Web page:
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Death panels are a fact of life in Canada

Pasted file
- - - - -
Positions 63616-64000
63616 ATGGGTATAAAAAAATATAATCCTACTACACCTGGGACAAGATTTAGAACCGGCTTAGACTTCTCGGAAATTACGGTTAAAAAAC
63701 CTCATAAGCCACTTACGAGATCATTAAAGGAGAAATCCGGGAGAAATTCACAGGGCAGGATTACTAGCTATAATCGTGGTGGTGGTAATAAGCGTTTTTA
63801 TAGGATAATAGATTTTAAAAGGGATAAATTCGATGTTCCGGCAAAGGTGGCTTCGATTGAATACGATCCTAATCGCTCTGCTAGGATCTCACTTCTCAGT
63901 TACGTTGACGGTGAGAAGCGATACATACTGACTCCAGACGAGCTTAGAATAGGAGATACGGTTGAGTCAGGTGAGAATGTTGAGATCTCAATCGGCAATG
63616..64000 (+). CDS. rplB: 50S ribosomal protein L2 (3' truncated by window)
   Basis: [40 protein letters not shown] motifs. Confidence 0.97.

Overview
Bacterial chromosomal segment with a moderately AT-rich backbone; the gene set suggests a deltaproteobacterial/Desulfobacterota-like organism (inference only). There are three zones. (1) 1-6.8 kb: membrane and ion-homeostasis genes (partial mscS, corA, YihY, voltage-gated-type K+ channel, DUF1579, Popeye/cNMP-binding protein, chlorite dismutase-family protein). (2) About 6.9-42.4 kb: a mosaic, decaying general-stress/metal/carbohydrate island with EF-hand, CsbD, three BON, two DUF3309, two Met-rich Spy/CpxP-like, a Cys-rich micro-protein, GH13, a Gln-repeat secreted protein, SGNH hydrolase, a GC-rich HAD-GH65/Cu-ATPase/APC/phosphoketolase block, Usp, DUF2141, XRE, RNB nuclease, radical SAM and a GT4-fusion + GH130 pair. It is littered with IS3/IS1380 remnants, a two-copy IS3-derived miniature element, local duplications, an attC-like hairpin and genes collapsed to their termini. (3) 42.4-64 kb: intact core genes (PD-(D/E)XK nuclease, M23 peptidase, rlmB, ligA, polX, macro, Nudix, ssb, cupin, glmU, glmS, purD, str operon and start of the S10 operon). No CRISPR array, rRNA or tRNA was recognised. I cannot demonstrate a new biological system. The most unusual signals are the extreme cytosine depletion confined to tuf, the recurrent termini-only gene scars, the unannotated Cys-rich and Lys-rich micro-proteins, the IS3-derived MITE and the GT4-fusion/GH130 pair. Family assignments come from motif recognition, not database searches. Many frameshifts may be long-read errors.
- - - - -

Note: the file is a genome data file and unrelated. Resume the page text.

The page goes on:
Sarah Palin’s prophecy is a fact of life in Ontario (Canada) Palin, the former U.S. vice-presidential candidate and governor of Alaska, conjured up the Orwellian spectre of “death panels,” — faceless groups of bureaucrats who’d make tough decisions on who gets what medical care under socialized medicine. In Ontario, Canada, a patient whose application for out-of-province care is turned down can appeal to the Health Services Appeals and Review Board (HSARB). According to lawyer Perry Brodkin, almost all those appeals are rejected. Part of the problem, he says, is that patients try to represent themselves at the hearings — and find themselves up against a battery of high-priced OHIP and ministry lawyers. And high legal costs mean it’s only worthwhile hiring a lawyer if the procedure is expensive. “When we’re talking $25,000 only, the legal fees are going to be pretty close to that. “If your appeal is granted, you get nothing. If your appeal is denied, you pay the $25,000 (for the procedure) plus all the legal fees,” he said. Either way, you’re out of pocket. So who makes up these panels? Well, of HSARB’s 43-person board, 31 are lawyers. One is a chartered accountant, one is a mortgage underwriter and the rest are a mix of educators and consultants. The position pays $398 a day. So much for the little guy. When it comes to drugs, there are three hurdles a new medication must clear to be paid for by the provincial government. First it must be approved for safety by Health Canada. Then a cross-country agency in Ottawa, the Canadian Agency for Drug Technologies and Health, made up of health specialists and patient reps make a recommendation to the provinces. Because each province is structured differently, almost every province does another review. Then the Committee to Evaluate Drugs, made up of physicians, pharmacists, health economists and patient reps make recommendations to Dianne McArthur, Executive Officer of Ontario Public Drug Programs, who oversees the $4.4 billion program. “We have to have some very difficult conversations around the relative improvement in treatment versus the cost that is associated with that incremental improvement in care,” McArthur said in an interview.


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